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A continuing care retirement community is facing a federal civil rights discrimination lawsuit from a woman who claims the operator withdrew a job offer over her legal use of medical marijuana.

In a lawsuit filed in the Eastern District of Pennsylvania District Court, Michelle Ustaszeski-Hutchinson accused Allentown, PA-based Phoebe-Devitt Homes, doing business as Phoebe Ministries, of violating the Americans with Disabilities Act and state discrimination laws.

Ustaszeski-Hutchinson alleges that she received an employment offer to be a resident care assistant at Phoebe Richland in Richlandtown, PA, in January. A month later, however, she claims an email informed her the offer was rescinded based on information collected during a pre-employment screening. 

Phoebe Ministries President and CEO Scott R. Stevenson told McKnight’s that he is aware of the filing but that as a matter of policy cannot discuss an ongoing legal matter.

“At Phoebe Richland, we strive to maintain an accommodating and welcoming work environment that exceeds regulatory guidelines, including those related to the Americans with Disabilities Act, and we take great care to ensure our hiring practices are fair and thorough,” he said.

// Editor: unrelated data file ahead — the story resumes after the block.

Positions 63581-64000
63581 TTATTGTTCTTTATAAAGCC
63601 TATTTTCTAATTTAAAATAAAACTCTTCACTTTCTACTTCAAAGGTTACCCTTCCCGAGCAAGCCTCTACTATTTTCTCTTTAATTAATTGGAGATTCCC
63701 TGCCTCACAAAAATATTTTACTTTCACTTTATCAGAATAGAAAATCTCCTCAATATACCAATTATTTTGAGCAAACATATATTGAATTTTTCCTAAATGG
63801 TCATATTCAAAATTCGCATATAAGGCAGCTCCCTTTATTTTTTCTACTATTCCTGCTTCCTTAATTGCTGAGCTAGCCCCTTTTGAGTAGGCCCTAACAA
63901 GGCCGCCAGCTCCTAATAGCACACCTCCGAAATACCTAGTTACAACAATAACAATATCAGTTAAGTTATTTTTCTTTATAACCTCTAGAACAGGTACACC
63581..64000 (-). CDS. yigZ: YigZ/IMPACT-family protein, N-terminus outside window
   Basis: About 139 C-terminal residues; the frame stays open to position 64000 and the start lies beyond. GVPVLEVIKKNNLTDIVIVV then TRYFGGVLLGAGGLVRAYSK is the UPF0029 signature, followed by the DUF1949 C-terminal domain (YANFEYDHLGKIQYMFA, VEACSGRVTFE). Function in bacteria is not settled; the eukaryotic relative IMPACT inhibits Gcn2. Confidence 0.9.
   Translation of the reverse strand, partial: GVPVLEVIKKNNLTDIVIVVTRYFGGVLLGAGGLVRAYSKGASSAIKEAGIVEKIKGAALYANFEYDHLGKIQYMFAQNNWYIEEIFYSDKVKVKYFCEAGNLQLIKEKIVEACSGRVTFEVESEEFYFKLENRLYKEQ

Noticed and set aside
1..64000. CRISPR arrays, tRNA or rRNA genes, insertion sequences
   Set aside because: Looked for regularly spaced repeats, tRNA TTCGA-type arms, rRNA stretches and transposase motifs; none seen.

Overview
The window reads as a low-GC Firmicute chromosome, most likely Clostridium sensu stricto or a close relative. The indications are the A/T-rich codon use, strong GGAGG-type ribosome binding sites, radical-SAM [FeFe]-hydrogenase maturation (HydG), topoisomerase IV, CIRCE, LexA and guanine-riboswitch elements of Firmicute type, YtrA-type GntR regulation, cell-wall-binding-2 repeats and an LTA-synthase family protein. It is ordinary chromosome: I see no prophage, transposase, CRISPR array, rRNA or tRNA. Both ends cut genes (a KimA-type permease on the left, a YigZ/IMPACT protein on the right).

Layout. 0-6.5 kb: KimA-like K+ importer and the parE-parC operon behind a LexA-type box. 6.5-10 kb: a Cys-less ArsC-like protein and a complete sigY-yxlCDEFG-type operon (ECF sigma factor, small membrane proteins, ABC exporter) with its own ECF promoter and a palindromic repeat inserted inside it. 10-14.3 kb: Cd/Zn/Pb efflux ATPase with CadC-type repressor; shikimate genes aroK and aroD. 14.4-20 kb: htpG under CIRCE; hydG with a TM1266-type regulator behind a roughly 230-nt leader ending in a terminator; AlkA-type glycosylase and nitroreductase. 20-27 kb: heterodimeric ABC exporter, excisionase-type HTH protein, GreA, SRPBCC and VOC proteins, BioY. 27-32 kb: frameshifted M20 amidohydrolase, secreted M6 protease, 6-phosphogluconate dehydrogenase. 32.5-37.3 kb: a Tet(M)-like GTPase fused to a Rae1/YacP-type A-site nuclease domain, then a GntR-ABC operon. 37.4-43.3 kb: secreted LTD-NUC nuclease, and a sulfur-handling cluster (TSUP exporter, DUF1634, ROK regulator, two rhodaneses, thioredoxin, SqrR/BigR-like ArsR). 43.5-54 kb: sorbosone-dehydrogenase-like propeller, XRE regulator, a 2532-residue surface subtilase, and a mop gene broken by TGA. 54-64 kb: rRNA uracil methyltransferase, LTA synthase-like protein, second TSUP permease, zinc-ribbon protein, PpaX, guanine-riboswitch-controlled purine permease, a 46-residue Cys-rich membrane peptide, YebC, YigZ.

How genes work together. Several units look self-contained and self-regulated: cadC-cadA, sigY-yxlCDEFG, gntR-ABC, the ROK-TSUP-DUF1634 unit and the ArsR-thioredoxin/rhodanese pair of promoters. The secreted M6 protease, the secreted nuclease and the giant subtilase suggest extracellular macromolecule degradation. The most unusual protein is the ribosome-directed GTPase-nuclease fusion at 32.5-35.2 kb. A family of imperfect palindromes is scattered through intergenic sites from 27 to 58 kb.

Providers nationwide are grappling with whether to drop pre-employment marijuana testing as the drug becomes legal for medical and recreational use in more states. Skilled nursing providers and those hiring direct care workers to help residents must navigate a difficult legal maze because pot remains illegal at the federal level, legal experts recently told McKnight’s.

How a federal court will handle Ustaszeski-Hutchinson’s claims and balance the government’s disability law with its strict Schedule I drug laws could determine whether other providers across the U.S. relax their drug screening policies.

Pennsylvania allows only medical use of marijuana.

Ustaszeski-Hutchinson’s April complaint said she was legally using medical marijuana for post-traumatic stress disorder and anxiety disorder. She said she presented her medical marijuana card during her medical examination and drug screening, which were part of the hiring process. She also said she sent a copy of the card to the company’s medical review officer.

Two weeks later, Ustaszeski-Hutchinson said, she received the email rescinding her employment offer. The complaint maintains that Phoebe Ministries acted in a “bigoted, willful and malicious manner” in withdrawing its employment offer based on her perceived disability as an illegal drug user. As a consequence, the complaint states, Ustaszeski-Hutchinson was subjected to “humiliation, embarrassment and mental anguish.”

Ustaszeski-Hutchinson is seeking lost pay, benefits, lost future pay, compensatory damages for emotional pain and suffering, punitive damages, and attorneys’ fees and costs.